This stormy night in Florida conjures up an image in my mind of a rain-slicked street somewhere in Russia…gray and gloomy. Along those damp cobblestone streets and wrought iron bridges over the Neva River, Grigori Efimovich Rasputin, commonly known as Rasputin the Mad Russian, was said to have been the target of several assassination attempts due to his outspoken beliefs and philosophies.
It is said that Rasputin accepted money for political favors and turned around and gave it to the needy and poor. When I was in St. Petersburg, our guide Misha took great pride in showing us the bridge where Rasputin finally succumbed to an attacker. The myths and legends surrounding him still live on with the people of Russia.
What’s a visit to Russia without bringing home a bottle of real Russian vodka? Carefully placed in excess bubble-wrap, I lovingly carried home a true local Russian vodka which I had purchased in a small knick-knack shop. I don’t think I will open it any time soon…or at least not until I re-visit St. Petersburg and purchase a replacement.
Believe it or not, no one says “Na zdorovje” as a Russian drinking cheer. Literally it means “To your health”, but it is only said as a reply to “Spasibo”- Thank you.
In tribute to Rasputin, here is a drink in his honor:
Mad Russian – will make one cocktail
1 oz. Vodka
1 oz. Kahlua Coffee Liqueur
1/2 oz. Bailey’s Irish Cream
1/2 oz. Butterscotch Schnapps
5-6 oz. Milk
Fill glass with ice, add 1 shot each of vodka and Kahlua and the 1/2 shot each of Baileys and butterscotch.
Shake or stir
And don’t say “Na zdorovje!”
On my last visit to London, whilst (that’s what they actually say!) looking for a cute upscale bar (not a pub) at nearly 11pm with my Brit friend, we decided to head into this trendy looking bar on the ground floor of a quaint boutique hotel.
Sitting in a couple of hugely over-stuffed leather armchairs (sort of like what I imagine Sherlock Holmes sat in to do his deep thinking) we were approached by a very friendly waitress. Not wanting my usual straight-up Grey Goose Martini with olives, I suggested that our server choose my beverage du nuit.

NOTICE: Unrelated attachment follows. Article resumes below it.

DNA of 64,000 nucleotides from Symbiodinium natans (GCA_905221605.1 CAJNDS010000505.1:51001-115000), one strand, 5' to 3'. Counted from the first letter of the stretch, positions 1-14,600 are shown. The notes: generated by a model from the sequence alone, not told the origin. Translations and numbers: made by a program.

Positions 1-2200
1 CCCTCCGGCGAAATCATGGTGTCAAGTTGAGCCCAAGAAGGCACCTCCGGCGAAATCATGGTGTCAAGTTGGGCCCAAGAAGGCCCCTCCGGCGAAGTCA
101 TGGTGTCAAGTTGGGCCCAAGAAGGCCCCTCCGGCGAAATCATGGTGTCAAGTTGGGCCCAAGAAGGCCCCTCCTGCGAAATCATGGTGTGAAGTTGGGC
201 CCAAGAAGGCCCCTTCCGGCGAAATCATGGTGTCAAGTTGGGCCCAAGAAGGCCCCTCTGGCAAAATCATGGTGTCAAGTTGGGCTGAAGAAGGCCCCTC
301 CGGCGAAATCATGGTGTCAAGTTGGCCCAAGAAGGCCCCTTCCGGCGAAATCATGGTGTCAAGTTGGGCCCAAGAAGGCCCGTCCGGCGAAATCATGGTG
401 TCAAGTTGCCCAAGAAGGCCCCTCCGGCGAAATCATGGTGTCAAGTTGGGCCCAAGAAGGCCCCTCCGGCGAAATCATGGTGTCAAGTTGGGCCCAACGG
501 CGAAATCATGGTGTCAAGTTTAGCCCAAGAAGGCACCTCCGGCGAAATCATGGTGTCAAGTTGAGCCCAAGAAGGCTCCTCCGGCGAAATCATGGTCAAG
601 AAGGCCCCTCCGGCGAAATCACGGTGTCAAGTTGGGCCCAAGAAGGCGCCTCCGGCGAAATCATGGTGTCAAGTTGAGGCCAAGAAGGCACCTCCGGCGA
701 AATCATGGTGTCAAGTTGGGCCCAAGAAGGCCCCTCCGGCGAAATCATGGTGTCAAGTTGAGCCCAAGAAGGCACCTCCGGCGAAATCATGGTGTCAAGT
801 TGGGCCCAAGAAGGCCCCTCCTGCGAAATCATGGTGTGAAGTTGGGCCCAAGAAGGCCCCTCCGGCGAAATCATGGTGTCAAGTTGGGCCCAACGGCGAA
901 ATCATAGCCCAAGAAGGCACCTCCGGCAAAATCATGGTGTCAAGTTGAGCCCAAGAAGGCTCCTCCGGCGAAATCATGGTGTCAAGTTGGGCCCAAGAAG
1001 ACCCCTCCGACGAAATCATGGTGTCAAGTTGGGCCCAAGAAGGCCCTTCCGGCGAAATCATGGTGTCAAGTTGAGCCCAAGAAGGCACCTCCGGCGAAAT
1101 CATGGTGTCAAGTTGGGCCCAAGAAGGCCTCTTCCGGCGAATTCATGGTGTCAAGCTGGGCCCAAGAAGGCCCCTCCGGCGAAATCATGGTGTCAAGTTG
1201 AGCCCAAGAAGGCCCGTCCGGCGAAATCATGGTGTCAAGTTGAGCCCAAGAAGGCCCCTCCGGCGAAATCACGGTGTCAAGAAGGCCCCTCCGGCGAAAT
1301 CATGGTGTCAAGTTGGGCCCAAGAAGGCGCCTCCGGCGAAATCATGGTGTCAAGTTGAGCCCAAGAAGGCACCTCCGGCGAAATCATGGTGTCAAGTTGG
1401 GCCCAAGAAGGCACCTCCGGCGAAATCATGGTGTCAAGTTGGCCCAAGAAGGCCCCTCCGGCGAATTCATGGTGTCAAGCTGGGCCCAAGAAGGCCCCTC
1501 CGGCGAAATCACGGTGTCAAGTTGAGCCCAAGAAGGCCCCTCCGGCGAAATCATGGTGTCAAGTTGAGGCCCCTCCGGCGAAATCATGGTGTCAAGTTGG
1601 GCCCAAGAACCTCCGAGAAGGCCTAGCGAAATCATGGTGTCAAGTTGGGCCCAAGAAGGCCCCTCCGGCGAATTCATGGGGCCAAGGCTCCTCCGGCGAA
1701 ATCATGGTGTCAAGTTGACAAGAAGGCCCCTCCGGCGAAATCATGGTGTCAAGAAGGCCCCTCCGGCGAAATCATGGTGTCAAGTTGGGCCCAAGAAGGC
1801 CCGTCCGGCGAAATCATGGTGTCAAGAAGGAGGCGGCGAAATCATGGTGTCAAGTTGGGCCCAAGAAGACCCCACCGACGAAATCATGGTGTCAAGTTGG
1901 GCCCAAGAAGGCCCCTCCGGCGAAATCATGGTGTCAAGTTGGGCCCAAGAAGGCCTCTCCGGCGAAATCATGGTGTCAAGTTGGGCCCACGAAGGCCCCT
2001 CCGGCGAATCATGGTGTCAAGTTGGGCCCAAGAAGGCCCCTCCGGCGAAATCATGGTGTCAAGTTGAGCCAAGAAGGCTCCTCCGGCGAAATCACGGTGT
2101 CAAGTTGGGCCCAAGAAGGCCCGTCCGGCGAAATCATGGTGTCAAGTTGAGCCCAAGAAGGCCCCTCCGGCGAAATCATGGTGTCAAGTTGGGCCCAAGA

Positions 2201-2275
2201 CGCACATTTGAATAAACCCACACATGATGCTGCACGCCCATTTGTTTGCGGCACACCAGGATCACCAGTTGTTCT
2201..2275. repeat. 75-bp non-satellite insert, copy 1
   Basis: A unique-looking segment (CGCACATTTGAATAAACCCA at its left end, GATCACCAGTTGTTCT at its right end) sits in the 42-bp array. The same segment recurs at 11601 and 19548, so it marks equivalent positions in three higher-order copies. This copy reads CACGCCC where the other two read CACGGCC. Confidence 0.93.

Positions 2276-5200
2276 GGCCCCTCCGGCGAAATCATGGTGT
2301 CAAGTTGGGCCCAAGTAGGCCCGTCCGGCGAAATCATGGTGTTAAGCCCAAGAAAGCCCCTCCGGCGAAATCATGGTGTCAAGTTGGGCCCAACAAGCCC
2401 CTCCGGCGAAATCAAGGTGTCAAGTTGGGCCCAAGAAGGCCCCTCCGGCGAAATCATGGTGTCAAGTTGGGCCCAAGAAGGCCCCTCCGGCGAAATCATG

A few minutes later, I was totally astonished when regally presented with a Gold Martini. Real gold dust was gently floating on the surface, while some sort of edible flower (not eaten by this ‘tini Gal!) lazed nearby. OK…not only was this the most expensive Martini in the world, there was no way that I would drink it or even sip it. A milk moustache is one thing…a gold one? Eww. The recipe is very similar to a typical Cosmo, but here it is:
Gold Dust Martini
4 parts Citron Vodka – Grey Goose is preferred of course!
2 part Cointreau or Triple Sec
1 part fresh lime juice
2 parts cranberry juice
Edible gold dust
Foo-foo flower for garnish
Combine all ingredients in a shaker filled with ice. Shake well
and pour into chilled Martini glass. Dust surface with edible
gold dust, garnish with edible flower and serve.
After watching an episode on the Travel Channel whereby Samantha Brown samples homemade Italian limoncello, I had to buy a bottle when I was on an MSC cruise (the Italian cruise line). Carefully, I wrapped it in my suitcase and brought it home unscathed. Immediately the bottle was placed in my freezer and later that evening I tried my first limoncello shot. This was an authentic limoncello, no yellow food coloring or added flavor and it was wonderful; a sweet, lemony taste without any bitterness or alcohol-y aftertaste.